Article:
Government , Health Care

Who Is Paying for Uninsured Medical Patients?

A scholar says the costs of caring for uninsured or indigent patients don't impose a heavy burden on private health care costs.

June 01, 2007

| by Ben Pimentel

California Gov. Arnold Schwarzenegger has proposed setting up a universal health coverage system, arguing that caring for the uninsured has prompted health care providers to shift the burden to private payers as a type of “hidden tax.”

Citing a study by the New America Foundation, Schwarzenegger argues that private payers are handing over 6 to 11 percent more in order to cover the cost of caring for those without health insurance.

Not so, counters economist Daniel Kessler. The higher premiums are being driven by the decreased funding for public insurance programs such as MediCal and Medicare, not by the cost of caring for the uninsured.

In a recent paper, titled “Cost Shifting in California Hospitals: What Is the Effect on Private Payers?” Kessler, a professor of economics, law, and policy, concludes that the impact on private insurance premiums is much less significant than critics are arguing.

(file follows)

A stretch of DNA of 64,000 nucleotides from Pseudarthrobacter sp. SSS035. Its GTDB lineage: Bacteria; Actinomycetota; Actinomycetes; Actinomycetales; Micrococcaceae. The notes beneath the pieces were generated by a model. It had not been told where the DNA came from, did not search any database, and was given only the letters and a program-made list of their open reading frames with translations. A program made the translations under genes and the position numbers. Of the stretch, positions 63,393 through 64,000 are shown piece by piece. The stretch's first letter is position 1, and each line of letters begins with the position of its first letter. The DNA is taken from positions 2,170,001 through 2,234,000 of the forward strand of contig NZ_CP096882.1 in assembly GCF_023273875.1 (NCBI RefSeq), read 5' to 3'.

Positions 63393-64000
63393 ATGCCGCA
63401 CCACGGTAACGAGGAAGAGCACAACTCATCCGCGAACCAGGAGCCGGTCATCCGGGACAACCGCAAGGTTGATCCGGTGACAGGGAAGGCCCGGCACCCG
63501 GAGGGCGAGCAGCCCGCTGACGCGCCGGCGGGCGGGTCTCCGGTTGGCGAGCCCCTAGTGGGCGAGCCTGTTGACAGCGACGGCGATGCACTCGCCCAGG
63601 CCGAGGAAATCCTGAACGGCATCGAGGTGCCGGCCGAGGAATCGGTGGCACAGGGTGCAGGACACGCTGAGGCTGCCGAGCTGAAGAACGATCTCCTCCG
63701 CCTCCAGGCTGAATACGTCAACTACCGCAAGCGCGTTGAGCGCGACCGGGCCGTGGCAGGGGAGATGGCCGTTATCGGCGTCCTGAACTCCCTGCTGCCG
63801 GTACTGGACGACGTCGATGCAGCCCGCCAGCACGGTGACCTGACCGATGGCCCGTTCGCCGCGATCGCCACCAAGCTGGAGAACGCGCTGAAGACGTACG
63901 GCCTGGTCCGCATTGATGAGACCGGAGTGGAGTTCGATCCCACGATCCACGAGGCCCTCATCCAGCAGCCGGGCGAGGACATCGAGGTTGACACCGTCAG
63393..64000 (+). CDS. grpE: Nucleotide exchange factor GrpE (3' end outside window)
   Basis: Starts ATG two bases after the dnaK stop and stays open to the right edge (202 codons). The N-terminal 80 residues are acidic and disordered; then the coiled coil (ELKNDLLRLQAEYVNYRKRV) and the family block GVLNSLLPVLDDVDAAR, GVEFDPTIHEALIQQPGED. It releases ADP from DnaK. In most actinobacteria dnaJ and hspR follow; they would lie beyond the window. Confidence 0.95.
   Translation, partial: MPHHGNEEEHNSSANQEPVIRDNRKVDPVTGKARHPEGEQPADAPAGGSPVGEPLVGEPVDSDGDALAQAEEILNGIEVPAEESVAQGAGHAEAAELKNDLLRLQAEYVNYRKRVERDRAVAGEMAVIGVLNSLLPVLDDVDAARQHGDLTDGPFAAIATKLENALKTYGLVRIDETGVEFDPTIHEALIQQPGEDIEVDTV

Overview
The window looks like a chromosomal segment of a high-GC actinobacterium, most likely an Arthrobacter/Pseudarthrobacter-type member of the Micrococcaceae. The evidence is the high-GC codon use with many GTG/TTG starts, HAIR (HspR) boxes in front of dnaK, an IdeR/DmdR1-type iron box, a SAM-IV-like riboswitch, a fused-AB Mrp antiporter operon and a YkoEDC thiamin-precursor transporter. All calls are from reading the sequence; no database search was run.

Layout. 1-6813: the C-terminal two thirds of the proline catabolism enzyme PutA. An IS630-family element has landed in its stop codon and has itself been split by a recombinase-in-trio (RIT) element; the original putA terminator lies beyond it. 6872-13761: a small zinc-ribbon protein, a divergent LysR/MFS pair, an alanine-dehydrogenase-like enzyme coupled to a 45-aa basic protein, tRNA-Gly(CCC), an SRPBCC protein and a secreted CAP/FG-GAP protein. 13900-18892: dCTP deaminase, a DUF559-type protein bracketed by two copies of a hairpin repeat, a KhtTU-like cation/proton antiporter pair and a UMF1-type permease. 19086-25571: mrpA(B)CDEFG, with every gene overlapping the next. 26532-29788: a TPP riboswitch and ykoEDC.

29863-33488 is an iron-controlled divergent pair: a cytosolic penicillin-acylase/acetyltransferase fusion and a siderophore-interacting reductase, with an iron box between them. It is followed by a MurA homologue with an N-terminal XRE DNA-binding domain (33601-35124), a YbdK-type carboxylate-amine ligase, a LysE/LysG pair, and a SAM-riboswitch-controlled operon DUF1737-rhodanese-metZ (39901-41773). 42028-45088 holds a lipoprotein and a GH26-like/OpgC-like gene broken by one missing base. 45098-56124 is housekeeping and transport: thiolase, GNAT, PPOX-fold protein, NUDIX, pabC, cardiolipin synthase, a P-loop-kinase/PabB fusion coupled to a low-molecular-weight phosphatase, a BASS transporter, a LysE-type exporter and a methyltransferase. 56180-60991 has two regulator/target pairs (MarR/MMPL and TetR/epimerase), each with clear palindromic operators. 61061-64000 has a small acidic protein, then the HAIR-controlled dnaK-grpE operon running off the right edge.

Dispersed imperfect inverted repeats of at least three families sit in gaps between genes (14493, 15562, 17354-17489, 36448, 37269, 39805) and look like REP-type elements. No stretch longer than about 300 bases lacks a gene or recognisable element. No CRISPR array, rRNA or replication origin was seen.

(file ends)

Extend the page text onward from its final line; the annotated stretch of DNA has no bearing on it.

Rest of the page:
“At least for hospital care in California, the costs of caring for the uninsured or indigent patients do not impose a heavy burden on private health care costs,” Kessler says. “However, the burden of uncovered Medicare and MediCal costs is substantial.”

Health care costs for those without insurance led to a 1.4 percent increase in private premiums, compared to a whopping 10.8 percent escalation due to uncovered costs of MediCal and Medicare, Kessler writes.

“Assessing the extent to which doctors and hospitals cost shift is an important policy issue,” Kessler writes. “State health policy reforms that seek to cover the currently uninsured are unlikely to lead to significant reductions in private insurance premiums, at least due to decreases in cost shifting. In contrast, increases in public program reimbursement rates could have an economically important impact on premiums.”

The study was based on hospital data from the California Office of Statewide Health Planning and Development from 2000 to 2005.

It was commissioned by the California Foundation for Commerce and Education, a private, nonprofit organization affiliated with the California Chamber of Commerce.

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